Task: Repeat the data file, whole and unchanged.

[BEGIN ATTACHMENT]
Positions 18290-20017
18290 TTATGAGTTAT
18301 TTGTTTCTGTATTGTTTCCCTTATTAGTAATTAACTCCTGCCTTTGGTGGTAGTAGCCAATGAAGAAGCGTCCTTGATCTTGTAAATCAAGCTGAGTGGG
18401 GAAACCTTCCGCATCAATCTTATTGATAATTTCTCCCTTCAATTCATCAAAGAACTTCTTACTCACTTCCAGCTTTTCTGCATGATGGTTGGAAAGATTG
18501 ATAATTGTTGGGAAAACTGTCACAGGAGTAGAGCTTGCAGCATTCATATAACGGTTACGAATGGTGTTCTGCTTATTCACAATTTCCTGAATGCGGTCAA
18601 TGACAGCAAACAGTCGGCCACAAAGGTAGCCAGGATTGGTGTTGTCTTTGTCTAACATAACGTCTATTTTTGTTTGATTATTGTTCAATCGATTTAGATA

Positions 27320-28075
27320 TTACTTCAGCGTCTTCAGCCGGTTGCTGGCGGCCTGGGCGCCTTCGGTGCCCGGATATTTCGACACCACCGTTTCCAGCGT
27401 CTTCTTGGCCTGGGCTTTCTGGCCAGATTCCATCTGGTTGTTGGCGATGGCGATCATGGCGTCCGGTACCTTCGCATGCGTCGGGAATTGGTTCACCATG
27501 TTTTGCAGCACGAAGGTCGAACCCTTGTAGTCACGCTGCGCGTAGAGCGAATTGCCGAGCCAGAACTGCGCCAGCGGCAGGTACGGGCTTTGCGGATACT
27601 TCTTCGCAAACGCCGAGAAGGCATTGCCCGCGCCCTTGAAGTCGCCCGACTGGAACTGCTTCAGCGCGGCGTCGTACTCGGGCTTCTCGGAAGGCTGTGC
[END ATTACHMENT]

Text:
Positions 18290-20017
18290 TTATGAGTTAT
18301 TTGTTTCTGTATTGTTTCCCTTATTAGTAATTAACTCCTGCCTTTGGTGGTAGTAGCCAATGAAGAAGCGTCCTTGATCTTGTAAATCAAGCTGAGTGGG
18401 GAAACCTTCCGCATCAATCTTATTGATAATTTCTCCCTTCAATTCATCAAAGAACTTCTTACTCACTTCCAGCTTTTCTGCATGATGGTTGGAAAGATTG
18501 ATAATTGTTGGGAAAACTGTCACAGGAGTAGAGCTTGCAGCATTCATATAACGGTTACGAATGGTGTTCTGCTTATTCACAATTTCCTGAATGCGGTCAA
18601 TGACAGCAAACAGTCGGCCACAAAGGTAGCCAGGATTGGTGTTGTCTTTGTCTAACATAACGTCTATTTTTGTTTGATTATTGTTCAATCGATTTAGATA

Positions 27320-28075
27320 TTACTTCAGCGTCTTCAGCCGGTTGCTGGCGGCCTGGGCGCCTTCGGTGCCCGGATATTTCGACACCACCGTTTCCAGCGT
27401 CTTCTTGGCCTGGGCTTTCTGGCCAGATTCCATCTGGTTGTTGGCGATGGCGATCATGGCGTCCGGTACCTTCGCATGCGTCGGGAATTGGTTCACCATG
27501 TTTTGCAGCACGAAGGTCGAACCCTTGTAGTCACGCTGCGCGTAGAGCGAATTGCCGAGCCAGAACTGCGCCAGCGGCAGGTACGGGCTTTGCGGATACT
27601 TCTTCGCAAACGCCGAGAAGGCATTGCCCGCGCCCTTGAAGTCGCCCGACTGGAACTGCTTCAGCGCGGCGTCGTACTCGGGCTTCTCGGAAGGCTGTGC